How are Questions of Risk Tolerance Relevant to Online Investing

April 21, 2010

We usually experience fear more powerfully than we do greed. Fear shakes our financial security and scares the hell out of us. At its most powerful, it even jars our sense of personal security in the world. Here’s an example.

In the movie, The Game, Michael Douglas plays a merger and acquisitions big shot. He gets caught in what becomes a very real game that tests his survival strength when his wealth, possessions, identity, and normal insulations from the everyday world are suddenly stripped away from him. He wakes up in a trash dumpster in Mexico, battered and disoriented, with no money.

He is forced to use his wits to get home to San Francisco when he can no longer rely upon the usual support of others he has come to take for granted in his life of luxury. He feels a primal level of fear that he has not experienced since childhood, when he witnessed his father’s suicide by leaping headfirst off a building.

He learns he is capable of surviving hardship and physical danger even when he is not insulated by the trappings of wealth. And, as it turns out, the purpose of the game was to teach him exactly this. He realized a perspective that he may not have been able to gain in any other, less radical way.

My point in using this example is this: If we mistakenly equate the core of our identity with our financial success, when dramatic financial reversals occur, this core identity may be drastically undermined. It feels like the carpet of who we know ourselves to be has been suddenly and violently pulled out from under us. If these things are what we are taught define our identity, who are we without them?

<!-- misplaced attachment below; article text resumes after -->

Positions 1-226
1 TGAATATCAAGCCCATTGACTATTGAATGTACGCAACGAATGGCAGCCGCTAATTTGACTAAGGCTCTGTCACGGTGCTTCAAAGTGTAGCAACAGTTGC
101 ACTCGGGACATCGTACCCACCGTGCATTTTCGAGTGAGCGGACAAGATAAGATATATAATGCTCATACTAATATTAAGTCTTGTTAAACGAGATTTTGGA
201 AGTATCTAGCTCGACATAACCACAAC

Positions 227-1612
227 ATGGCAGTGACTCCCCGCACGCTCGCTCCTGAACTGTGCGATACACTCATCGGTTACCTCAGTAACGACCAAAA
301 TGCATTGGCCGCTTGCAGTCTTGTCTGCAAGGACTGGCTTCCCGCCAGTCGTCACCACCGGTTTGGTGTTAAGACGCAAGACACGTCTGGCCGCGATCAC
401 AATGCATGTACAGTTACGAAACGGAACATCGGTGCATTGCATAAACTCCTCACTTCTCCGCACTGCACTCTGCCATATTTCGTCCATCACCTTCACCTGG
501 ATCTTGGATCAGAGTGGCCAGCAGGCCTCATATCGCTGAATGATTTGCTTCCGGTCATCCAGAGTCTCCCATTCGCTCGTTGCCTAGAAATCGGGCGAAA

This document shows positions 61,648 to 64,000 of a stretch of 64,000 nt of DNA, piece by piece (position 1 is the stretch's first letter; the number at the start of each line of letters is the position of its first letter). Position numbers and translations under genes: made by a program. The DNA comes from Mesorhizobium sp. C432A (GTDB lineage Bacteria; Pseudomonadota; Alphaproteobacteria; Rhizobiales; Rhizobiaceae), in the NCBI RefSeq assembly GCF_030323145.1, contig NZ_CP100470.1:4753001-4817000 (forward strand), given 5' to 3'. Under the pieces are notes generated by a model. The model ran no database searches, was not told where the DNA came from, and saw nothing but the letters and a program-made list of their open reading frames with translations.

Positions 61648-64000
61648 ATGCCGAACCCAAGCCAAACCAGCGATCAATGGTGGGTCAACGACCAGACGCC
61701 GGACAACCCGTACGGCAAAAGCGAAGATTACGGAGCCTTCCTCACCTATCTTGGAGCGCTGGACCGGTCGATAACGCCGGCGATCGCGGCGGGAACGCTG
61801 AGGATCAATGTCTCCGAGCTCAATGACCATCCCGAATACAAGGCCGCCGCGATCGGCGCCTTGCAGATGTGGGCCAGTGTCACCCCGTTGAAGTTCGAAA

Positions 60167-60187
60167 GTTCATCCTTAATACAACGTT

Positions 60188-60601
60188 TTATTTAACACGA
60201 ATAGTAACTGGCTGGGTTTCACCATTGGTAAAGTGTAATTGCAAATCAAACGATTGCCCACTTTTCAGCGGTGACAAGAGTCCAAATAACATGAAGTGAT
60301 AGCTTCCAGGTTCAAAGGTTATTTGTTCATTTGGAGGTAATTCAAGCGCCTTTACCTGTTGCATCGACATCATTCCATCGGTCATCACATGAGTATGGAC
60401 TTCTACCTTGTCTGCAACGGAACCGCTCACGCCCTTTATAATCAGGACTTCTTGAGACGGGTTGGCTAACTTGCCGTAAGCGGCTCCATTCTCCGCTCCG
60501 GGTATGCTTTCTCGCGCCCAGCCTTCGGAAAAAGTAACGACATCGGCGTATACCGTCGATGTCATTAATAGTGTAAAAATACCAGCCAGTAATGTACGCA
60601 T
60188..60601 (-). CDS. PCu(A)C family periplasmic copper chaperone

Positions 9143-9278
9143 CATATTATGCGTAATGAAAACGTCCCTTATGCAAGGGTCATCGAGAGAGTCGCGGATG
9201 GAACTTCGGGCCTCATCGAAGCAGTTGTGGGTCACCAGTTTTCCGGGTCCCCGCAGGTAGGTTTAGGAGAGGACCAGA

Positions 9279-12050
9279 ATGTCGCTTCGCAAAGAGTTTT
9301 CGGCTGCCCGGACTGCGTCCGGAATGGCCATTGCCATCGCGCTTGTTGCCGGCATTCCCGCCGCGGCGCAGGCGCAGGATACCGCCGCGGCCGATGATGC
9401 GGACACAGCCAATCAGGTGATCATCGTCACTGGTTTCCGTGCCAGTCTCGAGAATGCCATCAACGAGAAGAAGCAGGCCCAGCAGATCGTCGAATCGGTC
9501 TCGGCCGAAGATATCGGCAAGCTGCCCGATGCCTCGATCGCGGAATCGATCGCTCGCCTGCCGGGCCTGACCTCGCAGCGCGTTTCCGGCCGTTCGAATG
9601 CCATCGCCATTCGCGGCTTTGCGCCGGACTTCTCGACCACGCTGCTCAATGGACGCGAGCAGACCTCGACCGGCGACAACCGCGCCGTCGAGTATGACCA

Questions of Risk Tolerance

How are these psychological questions relevant to online investing? In dealing with fear, traders and investors need to know how rattled their sense of identity will be should they lose a portion of their investment capital.

How much loss can you tolerate before having to confront this primal level of fear? Think about times in your life when you had your carpet of personal security pulled out from under you. How did you recover?

If you have never had your limits tested, should a big loss occur, how will you know you can reach deeply enough into yourself to find a sense of identity that transcends your financial status? Or are you just a 30 percent loss of capital away from feeling like a “failure” and ending up in my psychotherapy consulting room?

This is why I argue for knowing your own personality tendencies and seriously considering them in your online investment decision making. If you already know that the terrible anxiety of financial loss would be more than you can mentally and emotionally tolerate, this concern must be weighed heavily in the risks you take.

Your focus needs to be on large-cap, stable companies that are traded in heavy volume and are less likely to test you beyond your tolerance level. These companies will minimize your risk but most likely will minimize possible reward. Of course, if you happen to choose large technology companies, your risk may still be unacceptably high. For those who do not like to monitor their holdings closely, mutual funds are still the best bet.

To respect your own personality type, it is best for those who want to avoid this anxiety to err on the conservative side. You must let mild anxiety and caution stay in the foreground in investment decision making. And you must keep in control of greed, remembering that you would always prefer to be safe than sorry.

But let us now focus on fear as it is experienced in its most common, garden-variety forms for the investor, not just at its identity-disrupting extreme.